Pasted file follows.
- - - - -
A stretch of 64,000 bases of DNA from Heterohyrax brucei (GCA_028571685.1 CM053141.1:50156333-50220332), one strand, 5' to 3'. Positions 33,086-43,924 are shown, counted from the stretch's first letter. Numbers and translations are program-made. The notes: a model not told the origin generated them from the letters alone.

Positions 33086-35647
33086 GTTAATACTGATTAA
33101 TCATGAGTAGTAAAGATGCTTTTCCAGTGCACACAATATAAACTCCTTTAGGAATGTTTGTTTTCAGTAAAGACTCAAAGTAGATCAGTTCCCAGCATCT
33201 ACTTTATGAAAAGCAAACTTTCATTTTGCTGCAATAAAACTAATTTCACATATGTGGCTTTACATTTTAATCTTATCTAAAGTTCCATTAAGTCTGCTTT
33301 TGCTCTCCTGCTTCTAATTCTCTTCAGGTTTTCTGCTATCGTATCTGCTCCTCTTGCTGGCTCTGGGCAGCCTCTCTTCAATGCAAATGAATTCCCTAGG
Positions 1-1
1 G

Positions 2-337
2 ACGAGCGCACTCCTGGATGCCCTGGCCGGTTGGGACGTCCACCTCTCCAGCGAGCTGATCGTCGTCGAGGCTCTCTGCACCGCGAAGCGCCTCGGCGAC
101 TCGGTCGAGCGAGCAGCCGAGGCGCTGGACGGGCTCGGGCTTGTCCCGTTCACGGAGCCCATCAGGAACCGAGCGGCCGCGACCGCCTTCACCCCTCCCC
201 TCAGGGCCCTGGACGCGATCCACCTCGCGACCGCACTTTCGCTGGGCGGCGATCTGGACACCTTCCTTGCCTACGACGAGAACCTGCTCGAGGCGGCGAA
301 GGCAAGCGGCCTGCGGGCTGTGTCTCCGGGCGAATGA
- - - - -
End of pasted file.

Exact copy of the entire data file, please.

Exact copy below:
A stretch of 64,000 bases of DNA from Heterohyrax brucei (GCA_028571685.1 CM053141.1:50156333-50220332), one strand, 5' to 3'. Positions 33,086-43,924 are shown, counted from the stretch's first letter. Numbers and translations are program-made. The notes: a model not told the origin generated them from the letters alone.

Positions 33086-35647
33086 GTTAATACTGATTAA
33101 TCATGAGTAGTAAAGATGCTTTTCCAGTGCACACAATATAAACTCCTTTAGGAATGTTTGTTTTCAGTAAAGACTCAAAGTAGATCAGTTCCCAGCATCT
33201 ACTTTATGAAAAGCAAACTTTCATTTTGCTGCAATAAAACTAATTTCACATATGTGGCTTTACATTTTAATCTTATCTAAAGTTCCATTAAGTCTGCTTT
33301 TGCTCTCCTGCTTCTAATTCTCTTCAGGTTTTCTGCTATCGTATCTGCTCCTCTTGCTGGCTCTGGGCAGCCTCTCTTCAATGCAAATGAATTCCCTAGG
Positions 1-1
1 G

Positions 2-337
2 ACGAGCGCACTCCTGGATGCCCTGGCCGGTTGGGACGTCCACCTCTCCAGCGAGCTGATCGTCGTCGAGGCTCTCTGCACCGCGAAGCGCCTCGGCGAC
101 TCGGTCGAGCGAGCAGCCGAGGCGCTGGACGGGCTCGGGCTTGTCCCGTTCACGGAGCCCATCAGGAACCGAGCGGCCGCGACCGCCTTCACCCCTCCCC
201 TCAGGGCCCTGGACGCGATCCACCTCGCGACCGCACTTTCGCTGGGCGGCGATCTGGACACCTTCCTTGCCTACGACGAGAACCTGCTCGAGGCGGCGAA
301 GGCAAGCGGCCTGCGGGCTGTGTCTCCGGGCGAATGA